Putting aside the style and the fast paced music, what about the story? Well it's actually got a few twists which are quite unexpected and although it does tread typical ground, the turns are enough to keep you guessing as to the outcome and keep you hooked.
Neat the finals this really does come out and I was very surprised to find myself on the edge of my seat for some of the points, and indeed some of the matches.
It's very funny too, and Paul Bettany shows a particular talent for timing, comedy and looks on camera. It's Bettany that really carries this movie backed by strong performances by Kirsten Dunst, Sam Neill and some smaller British filled roles for Bettany's characters family.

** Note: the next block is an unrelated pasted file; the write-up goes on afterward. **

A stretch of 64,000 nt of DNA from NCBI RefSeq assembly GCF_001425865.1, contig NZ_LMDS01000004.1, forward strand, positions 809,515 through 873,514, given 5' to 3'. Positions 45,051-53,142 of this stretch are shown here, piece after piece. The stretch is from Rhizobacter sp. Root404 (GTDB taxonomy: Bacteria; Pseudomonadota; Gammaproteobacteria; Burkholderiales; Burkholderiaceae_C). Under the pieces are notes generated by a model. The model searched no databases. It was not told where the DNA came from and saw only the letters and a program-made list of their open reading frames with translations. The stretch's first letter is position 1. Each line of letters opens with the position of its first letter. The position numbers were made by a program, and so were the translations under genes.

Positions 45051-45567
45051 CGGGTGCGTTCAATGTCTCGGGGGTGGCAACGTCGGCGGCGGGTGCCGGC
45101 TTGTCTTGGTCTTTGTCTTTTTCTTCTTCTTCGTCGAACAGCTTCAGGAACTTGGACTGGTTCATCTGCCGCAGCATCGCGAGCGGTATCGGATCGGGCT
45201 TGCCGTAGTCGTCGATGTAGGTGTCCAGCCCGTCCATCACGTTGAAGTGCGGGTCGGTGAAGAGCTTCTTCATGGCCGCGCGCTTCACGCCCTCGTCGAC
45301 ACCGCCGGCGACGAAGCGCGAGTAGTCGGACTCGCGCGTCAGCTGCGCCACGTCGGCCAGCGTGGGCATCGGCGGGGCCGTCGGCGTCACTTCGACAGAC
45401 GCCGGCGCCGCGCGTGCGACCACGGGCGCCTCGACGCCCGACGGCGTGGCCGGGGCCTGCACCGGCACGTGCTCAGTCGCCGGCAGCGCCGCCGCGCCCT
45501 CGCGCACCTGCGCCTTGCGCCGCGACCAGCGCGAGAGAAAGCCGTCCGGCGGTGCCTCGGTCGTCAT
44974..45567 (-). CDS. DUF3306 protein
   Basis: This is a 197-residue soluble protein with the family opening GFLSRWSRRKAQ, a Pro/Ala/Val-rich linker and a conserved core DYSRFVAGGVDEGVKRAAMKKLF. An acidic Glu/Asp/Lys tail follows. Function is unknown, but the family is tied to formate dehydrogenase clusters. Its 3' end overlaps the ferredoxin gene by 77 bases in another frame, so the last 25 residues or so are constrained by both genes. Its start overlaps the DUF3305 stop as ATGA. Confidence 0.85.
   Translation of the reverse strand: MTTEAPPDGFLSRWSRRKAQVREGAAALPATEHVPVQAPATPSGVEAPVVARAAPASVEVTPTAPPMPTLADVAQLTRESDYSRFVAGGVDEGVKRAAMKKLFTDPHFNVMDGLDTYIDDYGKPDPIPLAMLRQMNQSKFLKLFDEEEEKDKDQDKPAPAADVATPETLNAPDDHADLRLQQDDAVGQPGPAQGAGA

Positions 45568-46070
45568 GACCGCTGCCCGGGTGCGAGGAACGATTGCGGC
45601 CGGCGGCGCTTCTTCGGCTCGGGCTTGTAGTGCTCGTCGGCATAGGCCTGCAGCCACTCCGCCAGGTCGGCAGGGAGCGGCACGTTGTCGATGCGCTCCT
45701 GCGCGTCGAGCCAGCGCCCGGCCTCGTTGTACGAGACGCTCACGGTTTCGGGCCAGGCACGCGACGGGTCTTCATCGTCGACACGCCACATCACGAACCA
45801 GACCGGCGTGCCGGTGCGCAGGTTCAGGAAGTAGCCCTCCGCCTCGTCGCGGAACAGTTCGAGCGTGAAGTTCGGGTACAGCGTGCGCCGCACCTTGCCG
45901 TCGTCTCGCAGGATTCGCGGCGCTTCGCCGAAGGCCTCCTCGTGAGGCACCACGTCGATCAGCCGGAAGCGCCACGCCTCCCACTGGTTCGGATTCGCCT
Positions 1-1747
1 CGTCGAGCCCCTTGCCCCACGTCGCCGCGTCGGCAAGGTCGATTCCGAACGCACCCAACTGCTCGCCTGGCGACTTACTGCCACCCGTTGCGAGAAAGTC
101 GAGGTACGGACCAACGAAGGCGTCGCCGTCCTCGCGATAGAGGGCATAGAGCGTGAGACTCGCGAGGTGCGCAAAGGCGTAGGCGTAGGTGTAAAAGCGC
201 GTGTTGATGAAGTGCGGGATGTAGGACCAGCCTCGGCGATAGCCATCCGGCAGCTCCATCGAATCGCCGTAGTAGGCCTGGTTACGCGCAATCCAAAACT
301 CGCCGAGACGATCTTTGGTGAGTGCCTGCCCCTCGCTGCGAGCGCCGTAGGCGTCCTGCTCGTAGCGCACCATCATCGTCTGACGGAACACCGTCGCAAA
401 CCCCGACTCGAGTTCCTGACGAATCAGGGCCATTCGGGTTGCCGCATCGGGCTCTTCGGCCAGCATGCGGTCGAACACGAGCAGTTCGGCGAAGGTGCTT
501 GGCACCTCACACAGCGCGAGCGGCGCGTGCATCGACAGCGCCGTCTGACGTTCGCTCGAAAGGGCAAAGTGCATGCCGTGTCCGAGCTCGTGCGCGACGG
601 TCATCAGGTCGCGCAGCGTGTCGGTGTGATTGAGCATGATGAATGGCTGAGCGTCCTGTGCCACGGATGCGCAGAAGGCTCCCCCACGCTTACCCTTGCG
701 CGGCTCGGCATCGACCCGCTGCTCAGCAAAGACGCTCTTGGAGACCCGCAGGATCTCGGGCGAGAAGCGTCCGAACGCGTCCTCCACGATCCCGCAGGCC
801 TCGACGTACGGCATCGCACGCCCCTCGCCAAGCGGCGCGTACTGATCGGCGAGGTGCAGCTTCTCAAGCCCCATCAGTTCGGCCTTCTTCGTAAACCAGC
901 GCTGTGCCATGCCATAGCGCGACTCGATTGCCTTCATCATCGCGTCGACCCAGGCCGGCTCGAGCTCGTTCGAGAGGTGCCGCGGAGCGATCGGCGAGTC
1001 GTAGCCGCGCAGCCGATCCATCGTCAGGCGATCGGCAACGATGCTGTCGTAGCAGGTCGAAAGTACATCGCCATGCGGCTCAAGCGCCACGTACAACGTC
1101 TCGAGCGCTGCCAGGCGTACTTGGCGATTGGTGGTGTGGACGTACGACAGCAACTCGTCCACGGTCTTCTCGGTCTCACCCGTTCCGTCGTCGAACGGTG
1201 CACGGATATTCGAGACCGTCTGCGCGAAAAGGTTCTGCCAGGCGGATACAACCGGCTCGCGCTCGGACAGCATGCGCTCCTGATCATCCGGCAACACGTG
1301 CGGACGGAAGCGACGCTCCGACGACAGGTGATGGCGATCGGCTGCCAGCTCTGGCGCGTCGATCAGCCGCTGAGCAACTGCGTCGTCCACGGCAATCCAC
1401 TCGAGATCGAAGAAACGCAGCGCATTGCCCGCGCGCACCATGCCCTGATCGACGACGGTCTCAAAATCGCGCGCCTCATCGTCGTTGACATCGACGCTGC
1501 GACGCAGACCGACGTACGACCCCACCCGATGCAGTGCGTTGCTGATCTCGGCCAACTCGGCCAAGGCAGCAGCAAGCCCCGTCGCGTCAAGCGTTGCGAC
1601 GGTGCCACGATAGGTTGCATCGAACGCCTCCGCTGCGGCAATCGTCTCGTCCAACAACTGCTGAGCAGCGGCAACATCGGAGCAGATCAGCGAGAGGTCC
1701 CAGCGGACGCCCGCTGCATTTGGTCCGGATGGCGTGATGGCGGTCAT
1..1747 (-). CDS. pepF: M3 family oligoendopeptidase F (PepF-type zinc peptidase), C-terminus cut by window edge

Bettany is totally believable from playing the tennis matches through to the romantic moments. His acting talent shows through amazingly well and is aided by a fantastically written script with some truly funny moments. In particular the self talking moments when we travel inside the head of the tennis player during a match. They seem to capture perfectly the moments of self doubt we all seem to have, quite insightful.
Sound Presented: English - Dolby Digital (5.1) Sporting an excellent Dolby Digital 5.1 soundtrack at times you can hear the ground around you applauding, or the sound of a ball going past. When a moment of dialogue appears everything is dialled down and there's no attempt at over use.